What is art? What defines it? Can a film simply consisting of technological innovations qualify? What if those innovations are utilized solely for a heartless, soulless cash grab, lacking of any style or substance? If so, must we discount those original Edison and Lumière Brother films, created solely to demonstrate the abilities of the camera? All of these questions swim in my head as I emerge from Disney’s remake of The Lion King, which seems to be their interpretation of the immortal quotation from Dr. Ian Malcolm, “They spent so much time wondering if they could, they didn’t stop to ask themselves if they should.” Jon Favreau and Disney have proven that they are, in fact, capable of creating realistic-ish versions of classic animated fables, but unfortunately do so at the cost of any heart and soul the original may have had (if any).
Simba (JD McCrary) is the young lion prince of the Pride Lands, an area of the plains of Africa. His father, Mufasa (James Earl Jones), wants to raise him to be a good king and a good lion. However, fate intervenes when Mufasa’s brother, Scar (Chiwetel Ejiofor) stages a coup with a gang of hyenas, leaving Mufasa dead and a guilty Simba to flee for his life. Simba (now voiced by Donald Glover) grows up with the help of two lovable hipsters, meerkat Timon (Billy Eichner) and warthog Pumbaa (Seth Rogen). However, when his childhood friend Nala (Beyoncé) begs him to return to claim his throne from his wicked uncle, Simba must learn the importance of responsibility in order to overcome his past and take his place as the Lion King. That’s it. It’s the same movie as last time. There’s nothing new that you have to worry about.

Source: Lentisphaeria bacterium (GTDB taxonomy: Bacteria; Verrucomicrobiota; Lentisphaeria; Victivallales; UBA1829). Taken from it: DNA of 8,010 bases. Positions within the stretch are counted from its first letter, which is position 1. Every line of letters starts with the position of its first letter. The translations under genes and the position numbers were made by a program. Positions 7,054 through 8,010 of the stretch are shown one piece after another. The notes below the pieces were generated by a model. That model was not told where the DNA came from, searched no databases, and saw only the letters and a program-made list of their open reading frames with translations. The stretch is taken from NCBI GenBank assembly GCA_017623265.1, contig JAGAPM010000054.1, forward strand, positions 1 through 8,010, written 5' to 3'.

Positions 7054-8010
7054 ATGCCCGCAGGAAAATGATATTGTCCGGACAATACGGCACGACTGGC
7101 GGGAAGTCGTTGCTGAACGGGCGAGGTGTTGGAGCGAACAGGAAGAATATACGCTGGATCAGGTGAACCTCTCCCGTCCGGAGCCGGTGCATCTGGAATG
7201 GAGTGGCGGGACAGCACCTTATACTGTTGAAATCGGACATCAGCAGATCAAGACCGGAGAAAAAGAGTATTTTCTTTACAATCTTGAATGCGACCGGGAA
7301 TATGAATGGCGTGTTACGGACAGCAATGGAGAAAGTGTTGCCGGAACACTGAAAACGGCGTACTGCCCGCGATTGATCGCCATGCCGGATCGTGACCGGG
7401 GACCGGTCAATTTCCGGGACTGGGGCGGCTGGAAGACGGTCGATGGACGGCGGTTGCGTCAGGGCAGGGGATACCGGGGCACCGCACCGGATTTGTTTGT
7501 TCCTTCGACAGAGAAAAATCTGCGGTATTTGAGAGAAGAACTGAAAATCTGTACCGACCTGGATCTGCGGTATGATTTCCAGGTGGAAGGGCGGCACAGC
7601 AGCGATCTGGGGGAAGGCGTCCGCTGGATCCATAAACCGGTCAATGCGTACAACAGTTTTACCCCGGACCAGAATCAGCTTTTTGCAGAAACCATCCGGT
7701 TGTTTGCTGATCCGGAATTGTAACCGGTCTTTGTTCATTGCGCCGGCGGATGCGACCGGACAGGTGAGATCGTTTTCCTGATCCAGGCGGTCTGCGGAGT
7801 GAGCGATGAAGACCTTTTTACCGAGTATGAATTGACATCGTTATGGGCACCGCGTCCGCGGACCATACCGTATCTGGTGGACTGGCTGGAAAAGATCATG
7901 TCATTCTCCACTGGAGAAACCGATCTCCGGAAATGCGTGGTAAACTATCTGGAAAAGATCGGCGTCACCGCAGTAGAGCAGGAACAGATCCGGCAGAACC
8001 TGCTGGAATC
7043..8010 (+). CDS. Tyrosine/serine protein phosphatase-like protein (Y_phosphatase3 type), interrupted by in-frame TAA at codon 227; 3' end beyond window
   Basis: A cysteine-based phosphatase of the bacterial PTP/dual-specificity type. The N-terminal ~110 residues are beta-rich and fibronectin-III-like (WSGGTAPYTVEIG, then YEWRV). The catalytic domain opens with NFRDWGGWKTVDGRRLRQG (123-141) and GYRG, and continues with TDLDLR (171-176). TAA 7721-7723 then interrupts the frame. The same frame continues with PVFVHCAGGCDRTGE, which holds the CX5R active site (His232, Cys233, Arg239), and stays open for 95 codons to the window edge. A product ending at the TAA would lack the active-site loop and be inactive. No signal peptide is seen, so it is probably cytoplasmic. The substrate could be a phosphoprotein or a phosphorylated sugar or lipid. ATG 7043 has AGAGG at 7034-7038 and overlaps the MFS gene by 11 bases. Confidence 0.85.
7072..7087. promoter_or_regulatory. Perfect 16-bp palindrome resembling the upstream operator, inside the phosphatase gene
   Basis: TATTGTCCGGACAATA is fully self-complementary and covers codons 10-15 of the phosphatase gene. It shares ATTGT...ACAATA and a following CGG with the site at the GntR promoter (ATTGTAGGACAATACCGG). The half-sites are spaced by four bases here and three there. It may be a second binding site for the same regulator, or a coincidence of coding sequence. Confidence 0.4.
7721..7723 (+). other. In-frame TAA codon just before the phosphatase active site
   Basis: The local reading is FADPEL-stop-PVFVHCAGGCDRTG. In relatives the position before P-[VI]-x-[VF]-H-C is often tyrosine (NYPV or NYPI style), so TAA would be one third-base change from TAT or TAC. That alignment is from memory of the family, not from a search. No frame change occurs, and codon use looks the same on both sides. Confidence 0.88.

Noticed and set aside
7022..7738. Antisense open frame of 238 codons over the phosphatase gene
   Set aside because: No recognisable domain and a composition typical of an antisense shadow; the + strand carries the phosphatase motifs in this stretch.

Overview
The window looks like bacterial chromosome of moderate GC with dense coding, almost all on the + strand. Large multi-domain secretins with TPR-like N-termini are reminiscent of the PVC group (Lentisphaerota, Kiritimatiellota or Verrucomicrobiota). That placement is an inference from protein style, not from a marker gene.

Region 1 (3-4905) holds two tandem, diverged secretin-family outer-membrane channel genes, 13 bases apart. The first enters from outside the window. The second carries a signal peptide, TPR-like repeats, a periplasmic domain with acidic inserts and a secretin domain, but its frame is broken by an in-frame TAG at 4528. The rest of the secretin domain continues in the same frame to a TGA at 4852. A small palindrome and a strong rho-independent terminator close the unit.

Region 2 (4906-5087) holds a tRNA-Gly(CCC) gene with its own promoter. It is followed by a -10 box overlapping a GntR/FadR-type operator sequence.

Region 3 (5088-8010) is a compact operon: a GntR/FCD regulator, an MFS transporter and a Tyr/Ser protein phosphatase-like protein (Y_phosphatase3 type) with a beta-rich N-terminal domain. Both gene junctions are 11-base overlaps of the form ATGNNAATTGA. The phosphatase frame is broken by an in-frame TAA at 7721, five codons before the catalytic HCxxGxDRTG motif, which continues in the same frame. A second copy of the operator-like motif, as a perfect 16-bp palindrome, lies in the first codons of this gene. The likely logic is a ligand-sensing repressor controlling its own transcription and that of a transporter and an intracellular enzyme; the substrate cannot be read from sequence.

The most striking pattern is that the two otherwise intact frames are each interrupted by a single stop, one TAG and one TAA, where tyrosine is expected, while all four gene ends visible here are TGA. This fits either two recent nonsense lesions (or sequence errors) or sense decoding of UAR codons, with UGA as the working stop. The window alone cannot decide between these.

I’m not going to mince any words about it: the animation in this film is simply stunning. And in case you were wondering, no, I’m not going to refer to these effects as “live action,” because this is simply a new take on animating film. What Jon Favreau and his team of animators, led by Robert Legato, Elliot Newman, and Adam Valdez, have pulled off here is revolutionary to the craft. Time and care have gone into giving each animal, each blade of grass, and each drop of water enough detail to push past the Uncanny Valley and unite audiences in awe and wonder. The hyenas possess an air of menace, the water extraordinarily reflects images that simply should not exist, and God, Baby Simba is the cutest thing you will ever see. There are several shots of the little scamp running across plains and deserts that elicited multiple “Awws” from both young children and grown adults sitting in the audience around me. And while many, if not all, of the scenes still appeared flat enough that my keen eye still managed to identify the CGI in the trees, animals, and landscapes, that doesn’t prevent it from standing out as an otherworldly, impressive experience. One of my favorite shots of the entire film, shown several times in the trailers already, features young Simba’s paw standing inside his father’s massive footprint. It’s a visually striking metaphor for Simba’s own naiveté, and how he has a long way to go before he’s ready to take his father’s place, no matter how grown up he thinks he is. Every hair in that shot, every patch of dirt, and every shadow is meticulously detailed, and I sit here in awe of it hours later.